Lab rules are designed to warn and protect you from dangerous situations.

    Introduction to Science Junior Science

  • Common Laboratory equipment

    Science labs contain equipment that are used to carry out investigations and experiments. This equipment may

    be quite different from what we have in our homes but it is often designed for specific uses.

    The names and uses of the equipment will need to be learnt along with how to use it.

    Drawing equipment in Science

    In the science laboratory, we use special equipment. Often we have to draw the equipment. We use diagrams

    to show the equipment, which saves us time drawing. The scientific diagrams are recognised worldwide.

  • Draw and label the Bunsen Burner

    Part of the Bunsen Burner Function

    A. Gas hose To allow gas to enter the

    burner

    B. Collar To control the amount of

    air entering the burner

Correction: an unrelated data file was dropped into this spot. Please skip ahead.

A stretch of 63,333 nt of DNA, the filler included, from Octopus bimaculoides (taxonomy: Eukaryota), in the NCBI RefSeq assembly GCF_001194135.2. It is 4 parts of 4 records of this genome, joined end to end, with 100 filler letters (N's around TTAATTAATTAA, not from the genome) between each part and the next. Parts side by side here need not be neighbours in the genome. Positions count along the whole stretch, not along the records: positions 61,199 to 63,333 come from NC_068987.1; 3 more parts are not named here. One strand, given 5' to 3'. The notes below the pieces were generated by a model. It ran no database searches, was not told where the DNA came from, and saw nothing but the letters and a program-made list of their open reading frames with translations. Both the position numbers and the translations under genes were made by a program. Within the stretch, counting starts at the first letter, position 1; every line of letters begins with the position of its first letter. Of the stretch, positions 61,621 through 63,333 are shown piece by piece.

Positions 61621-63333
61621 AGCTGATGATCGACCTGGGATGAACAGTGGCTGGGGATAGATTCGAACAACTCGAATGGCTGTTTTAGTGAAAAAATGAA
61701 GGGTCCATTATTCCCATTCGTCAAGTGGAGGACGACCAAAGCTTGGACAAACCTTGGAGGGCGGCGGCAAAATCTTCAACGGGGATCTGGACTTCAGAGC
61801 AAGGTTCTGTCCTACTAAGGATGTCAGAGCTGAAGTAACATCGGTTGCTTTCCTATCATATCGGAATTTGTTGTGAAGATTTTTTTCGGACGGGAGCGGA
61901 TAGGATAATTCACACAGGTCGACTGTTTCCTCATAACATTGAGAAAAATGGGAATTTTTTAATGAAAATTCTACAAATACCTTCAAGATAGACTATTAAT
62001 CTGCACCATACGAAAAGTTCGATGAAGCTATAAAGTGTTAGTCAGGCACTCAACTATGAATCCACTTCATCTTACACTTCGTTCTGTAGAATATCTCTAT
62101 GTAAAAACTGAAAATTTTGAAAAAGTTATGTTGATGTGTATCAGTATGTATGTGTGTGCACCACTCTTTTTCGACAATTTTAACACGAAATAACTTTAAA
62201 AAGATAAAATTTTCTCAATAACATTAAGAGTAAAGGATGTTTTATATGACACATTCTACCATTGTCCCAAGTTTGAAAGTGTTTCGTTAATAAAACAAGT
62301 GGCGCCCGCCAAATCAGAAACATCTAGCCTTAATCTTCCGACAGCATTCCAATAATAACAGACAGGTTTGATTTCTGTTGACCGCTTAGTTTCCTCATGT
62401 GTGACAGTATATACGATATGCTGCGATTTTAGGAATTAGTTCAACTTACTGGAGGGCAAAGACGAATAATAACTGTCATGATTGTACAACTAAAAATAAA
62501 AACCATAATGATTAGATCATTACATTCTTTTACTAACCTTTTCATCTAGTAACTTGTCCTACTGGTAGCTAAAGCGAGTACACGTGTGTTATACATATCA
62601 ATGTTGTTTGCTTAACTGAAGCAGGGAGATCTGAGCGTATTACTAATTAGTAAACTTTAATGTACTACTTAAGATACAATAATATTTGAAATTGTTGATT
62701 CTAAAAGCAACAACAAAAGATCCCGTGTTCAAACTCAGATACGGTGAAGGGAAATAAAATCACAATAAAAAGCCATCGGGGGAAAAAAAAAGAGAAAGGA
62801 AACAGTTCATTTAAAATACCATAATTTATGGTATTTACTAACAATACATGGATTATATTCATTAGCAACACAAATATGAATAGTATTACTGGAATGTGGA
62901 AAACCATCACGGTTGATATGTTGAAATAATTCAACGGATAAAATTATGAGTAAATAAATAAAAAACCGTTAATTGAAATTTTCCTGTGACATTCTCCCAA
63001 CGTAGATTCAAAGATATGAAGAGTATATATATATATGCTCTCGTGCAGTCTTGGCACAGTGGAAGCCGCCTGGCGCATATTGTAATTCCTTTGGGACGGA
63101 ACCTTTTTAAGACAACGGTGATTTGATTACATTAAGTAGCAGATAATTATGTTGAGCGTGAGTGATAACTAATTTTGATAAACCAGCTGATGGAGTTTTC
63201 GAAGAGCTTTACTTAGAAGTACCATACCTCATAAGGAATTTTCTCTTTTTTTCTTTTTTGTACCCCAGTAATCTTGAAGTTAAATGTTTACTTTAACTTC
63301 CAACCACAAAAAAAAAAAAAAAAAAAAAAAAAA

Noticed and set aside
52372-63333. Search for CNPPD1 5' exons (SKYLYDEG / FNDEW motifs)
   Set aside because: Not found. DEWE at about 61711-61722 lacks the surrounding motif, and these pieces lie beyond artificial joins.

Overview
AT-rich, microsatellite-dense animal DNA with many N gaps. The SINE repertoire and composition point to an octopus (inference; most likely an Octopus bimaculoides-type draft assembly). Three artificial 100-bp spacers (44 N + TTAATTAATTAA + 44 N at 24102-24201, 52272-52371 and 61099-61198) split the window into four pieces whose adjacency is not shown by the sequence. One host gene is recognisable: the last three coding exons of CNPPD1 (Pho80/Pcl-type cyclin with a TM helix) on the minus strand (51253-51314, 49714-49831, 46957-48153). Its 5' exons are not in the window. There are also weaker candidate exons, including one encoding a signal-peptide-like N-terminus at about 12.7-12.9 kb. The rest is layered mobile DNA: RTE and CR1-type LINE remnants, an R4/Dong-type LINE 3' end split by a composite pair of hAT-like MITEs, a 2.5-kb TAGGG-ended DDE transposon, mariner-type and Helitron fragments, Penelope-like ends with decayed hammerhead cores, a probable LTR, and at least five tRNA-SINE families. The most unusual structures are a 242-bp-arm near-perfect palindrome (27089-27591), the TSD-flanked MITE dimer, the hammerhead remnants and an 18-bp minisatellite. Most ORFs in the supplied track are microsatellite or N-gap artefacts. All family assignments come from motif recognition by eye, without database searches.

c. Air Hole To allow air to enter the

    burner

    D. Barrel To raise the flame to a

    suitable height for heating

    and burning

    E. Base To support the burner and

    make it more stable

    The Bunsen Burner Flame

    The Bunsen Burner burns gas with oxygen in the air to make a hot flame used in the laboratory. When the air

    hole is closed (1) the flame is large and orange. This flame only partly allows oxygen to burn with the gas so is

    cooler and creates soot. As the air hole is opened, more (2-4) the flame becomes bluer and hotter. The best

    flame to use is (4) with the air hole mostly open.

  • Measurements in Science

    The process of science involves observation, investigation and testing. Scientific observations can be made

    directly with our own senses or may be made indirectly with equipment to collect data. Being able to take

    accurate measurements is important.